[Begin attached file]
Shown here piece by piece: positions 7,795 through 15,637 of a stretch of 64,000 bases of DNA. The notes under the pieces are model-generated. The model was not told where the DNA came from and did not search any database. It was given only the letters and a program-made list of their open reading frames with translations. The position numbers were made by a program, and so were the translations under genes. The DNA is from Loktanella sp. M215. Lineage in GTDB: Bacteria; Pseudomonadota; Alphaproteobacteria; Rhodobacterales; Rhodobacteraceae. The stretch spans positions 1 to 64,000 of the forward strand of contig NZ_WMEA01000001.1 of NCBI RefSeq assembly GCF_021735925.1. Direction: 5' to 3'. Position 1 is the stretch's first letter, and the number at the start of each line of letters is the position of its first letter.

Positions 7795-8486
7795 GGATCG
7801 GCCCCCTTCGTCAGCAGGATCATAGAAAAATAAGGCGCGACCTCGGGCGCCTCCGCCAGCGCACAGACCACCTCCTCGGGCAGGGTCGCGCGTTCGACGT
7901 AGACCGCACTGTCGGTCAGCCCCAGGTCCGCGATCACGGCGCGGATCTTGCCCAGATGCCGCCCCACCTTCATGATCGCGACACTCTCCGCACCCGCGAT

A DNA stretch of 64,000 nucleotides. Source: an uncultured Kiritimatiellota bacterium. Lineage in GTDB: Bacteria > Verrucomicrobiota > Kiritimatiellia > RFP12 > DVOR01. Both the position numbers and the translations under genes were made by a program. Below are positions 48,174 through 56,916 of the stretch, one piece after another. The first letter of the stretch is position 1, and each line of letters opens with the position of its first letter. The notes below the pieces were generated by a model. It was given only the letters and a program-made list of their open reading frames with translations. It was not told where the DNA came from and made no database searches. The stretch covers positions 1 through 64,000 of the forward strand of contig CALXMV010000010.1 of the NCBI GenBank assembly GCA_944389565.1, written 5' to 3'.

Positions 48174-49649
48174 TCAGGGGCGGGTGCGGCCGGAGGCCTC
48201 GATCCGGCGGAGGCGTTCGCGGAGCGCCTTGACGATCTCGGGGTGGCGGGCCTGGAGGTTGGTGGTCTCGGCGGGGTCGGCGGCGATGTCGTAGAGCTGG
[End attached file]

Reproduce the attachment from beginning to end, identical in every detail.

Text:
Shown here piece by piece: positions 7,795 through 15,637 of a stretch of 64,000 bases of DNA. The notes under the pieces are model-generated. The model was not told where the DNA came from and did not search any database. It was given only the letters and a program-made list of their open reading frames with translations. The position numbers were made by a program, and so were the translations under genes. The DNA is from Loktanella sp. M215. Lineage in GTDB: Bacteria; Pseudomonadota; Alphaproteobacteria; Rhodobacterales; Rhodobacteraceae. The stretch spans positions 1 to 64,000 of the forward strand of contig NZ_WMEA01000001.1 of NCBI RefSeq assembly GCF_021735925.1. Direction: 5' to 3'. Position 1 is the stretch's first letter, and the number at the start of each line of letters is the position of its first letter.

Positions 7795-8486
7795 GGATCG
7801 GCCCCCTTCGTCAGCAGGATCATAGAAAAATAAGGCGCGACCTCGGGCGCCTCCGCCAGCGCACAGACCACCTCCTCGGGCAGGGTCGCGCGTTCGACGT
7901 AGACCGCACTGTCGGTCAGCCCCAGGTCCGCGATCACGGCGCGGATCTTGCCCAGATGCCGCCCCACCTTCATGATCGCGACACTCTCCGCACCCGCGAT

A DNA stretch of 64,000 nucleotides. Source: an uncultured Kiritimatiellota bacterium. Lineage in GTDB: Bacteria > Verrucomicrobiota > Kiritimatiellia > RFP12 > DVOR01. Both the position numbers and the translations under genes were made by a program. Below are positions 48,174 through 56,916 of the stretch, one piece after another. The first letter of the stretch is position 1, and each line of letters opens with the position of its first letter. The notes below the pieces were generated by a model. It was given only the letters and a program-made list of their open reading frames with translations. It was not told where the DNA came from and made no database searches. The stretch covers positions 1 through 64,000 of the forward strand of contig CALXMV010000010.1 of the NCBI GenBank assembly GCA_944389565.1, written 5' to 3'.

Positions 48174-49649
48174 TCAGGGGCGGGTGCGGCCGGAGGCCTC
48201 GATCCGGCGGAGGCGTTCGCGGAGCGCCTTGACGATCTCGGGGTGGCGGGCCTGGAGGTTGGTGGTCTCGGCGGGGTCGGCGGCGATGTCGTAGAGCTGG